Syed Shoaib Hasan
BBC News, Islamabad
Mr Stanczak was abducted about 70km from Islamabad and beheaded
Police in Pakistan have arrested a former right-wing parliamentarian who is accused of ordering the murder of a Polish engineer by the Taliban.
Shah Abdul Aziz, who was arrested on Friday, is known for his close links to the Taliban and Islamic militants.
He had gone missing in May after allegedly being detained by security agencies.
The engineer, Peter Stanczak, was kidnapped by the Taliban in September 2008.
Mr Stanczak had been working on a project in the volatile north-west of Pakistan. He was beheaded by the militants in February after talks with the government for the release of captured Taliban members broke down.
Ataullah Khan, a Taliban militant, said in a confessional statement before a magistrate on Saturday:
"I kidnapped the Polish engineer with the help of Commander Tariq, Mufti Ilyas and others."
He was speaking in an anti-terrorism court in the northern garrison city of Rawalpindi.
"Later, we killed him on the orders of Shah Abdul Aziz after negotiations broke down."
Baitullah Mehsud is the leader of the Pakistani Taliban
Officials say Mr Khan clearly indentified Shah Abdul Aziz in court as the man who gave the order for Mr Stanczak to be killed.
Ataullah Khan was arrested on 16 July by the Islamabad police at a checkpoint on the outskirts of the city.
Police officials said a substantial number of arms and explosives were found in his possession.
He has since been in police custody.
During interrogation, officials say, he has confessed to being part of the Tehrik-e-Taliban Pakistan's (TTP) Darra Adam Khel wing led by Taliban commander Tariq Afridi.
He also admitted to having being involved in 50 murders, including that of Mr Stanczak, officials say.
Mr Afridi's group is held to be responsible for the kidnapping and murder of Mr Stanczak.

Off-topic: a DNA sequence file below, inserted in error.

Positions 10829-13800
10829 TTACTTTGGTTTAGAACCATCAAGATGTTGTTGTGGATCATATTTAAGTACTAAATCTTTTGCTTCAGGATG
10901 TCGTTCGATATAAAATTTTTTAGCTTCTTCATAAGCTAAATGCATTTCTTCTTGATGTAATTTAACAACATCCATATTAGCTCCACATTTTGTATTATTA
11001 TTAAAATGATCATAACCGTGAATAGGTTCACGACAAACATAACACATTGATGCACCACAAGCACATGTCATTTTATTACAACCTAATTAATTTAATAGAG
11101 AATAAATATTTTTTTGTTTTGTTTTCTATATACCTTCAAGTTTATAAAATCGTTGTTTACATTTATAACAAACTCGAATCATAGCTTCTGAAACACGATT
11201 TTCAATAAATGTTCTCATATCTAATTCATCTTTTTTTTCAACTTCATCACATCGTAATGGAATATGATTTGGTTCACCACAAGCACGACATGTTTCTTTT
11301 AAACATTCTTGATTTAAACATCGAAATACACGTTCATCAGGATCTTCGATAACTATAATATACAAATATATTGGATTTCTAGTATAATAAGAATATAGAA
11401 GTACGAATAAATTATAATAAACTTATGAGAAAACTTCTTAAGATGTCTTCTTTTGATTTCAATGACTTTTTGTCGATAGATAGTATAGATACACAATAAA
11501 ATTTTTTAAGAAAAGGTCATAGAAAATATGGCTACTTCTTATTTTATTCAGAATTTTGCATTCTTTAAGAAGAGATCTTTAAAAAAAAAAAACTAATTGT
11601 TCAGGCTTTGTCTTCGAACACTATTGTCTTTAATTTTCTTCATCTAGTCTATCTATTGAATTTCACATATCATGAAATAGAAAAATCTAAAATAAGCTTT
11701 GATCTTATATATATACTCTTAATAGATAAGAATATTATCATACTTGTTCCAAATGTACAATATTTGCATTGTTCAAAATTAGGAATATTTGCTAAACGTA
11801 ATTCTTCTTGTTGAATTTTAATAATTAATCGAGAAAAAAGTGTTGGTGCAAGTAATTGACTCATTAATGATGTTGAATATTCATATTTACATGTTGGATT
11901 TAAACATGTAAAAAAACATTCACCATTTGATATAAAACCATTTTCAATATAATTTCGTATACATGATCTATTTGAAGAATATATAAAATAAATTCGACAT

It operates under the larger aegis of Pakistan Taliban leader Baitullah Mehsud's TTP organisation.
Mr Aziz is known to have close links to Mr Mehsud and his organisation.
He had recently been trying to negotiate a peace deal between them and the Pakistan army.
The army is currently engaged in an operation in Baitullah Mehsud's South Waziristan stronghold.
Army officials say they were aware of Mr Aziz's efforts, but added the army was "not interested in dealing with miscreants".
In this regard, it is interesting to note that Mr Aziz was said to have been carrying a letter to Pakistan's army chief with a proposed outline of a peace deal.
Pakistan's top army spokesman, Gen Athar Abbas, had earlier denied the existence of such a letter, calling it "utter speculation".
But the most interesting aspect about this entire episode is that Mr Aziz had been missing since 27 May 2009 from Islamabad.
A police complaint in this regard had been registered on the same day by his friend, Khalid Khawaja, in Islamabad's Aapara police station.
Mr Khawaja had nominated police and security officials in his complaint, saying Mr Aziz was in government custody.
But the Islamabad police expressed their ignorance over Mr Aziz's whereabouts.
In fact, on 21 July, Islamabad police officials had submitted a sworn affidavit saying they had looked everywhere for Mr Aziz and could not find him.
"The government is implicating an innocent man," Mr Khawaja told the BBC.
"How can he have been arrested yesterday, when he was taken away two months ago.
"The Punjab government is guilty of gross human rights violation and illegal detention.
"They should first ask Mr Aziz where he was all this time before making such statements about him. "We intend to approach the supreme court on this matter."
The anti-terrorism court in Rawalpindi has given custody of Shah Abdul Aziz to the police for three days.
Mr Aziz is a former member of Pakistan's national parliament.
He was elected from the district of Karak in North West Frontier Province in the 2002 and subsequently lost his re-election bid in 2008.
Mr Aziz is a member of the right wing MMA political alliance.
The next hearing is to be held on 28 July.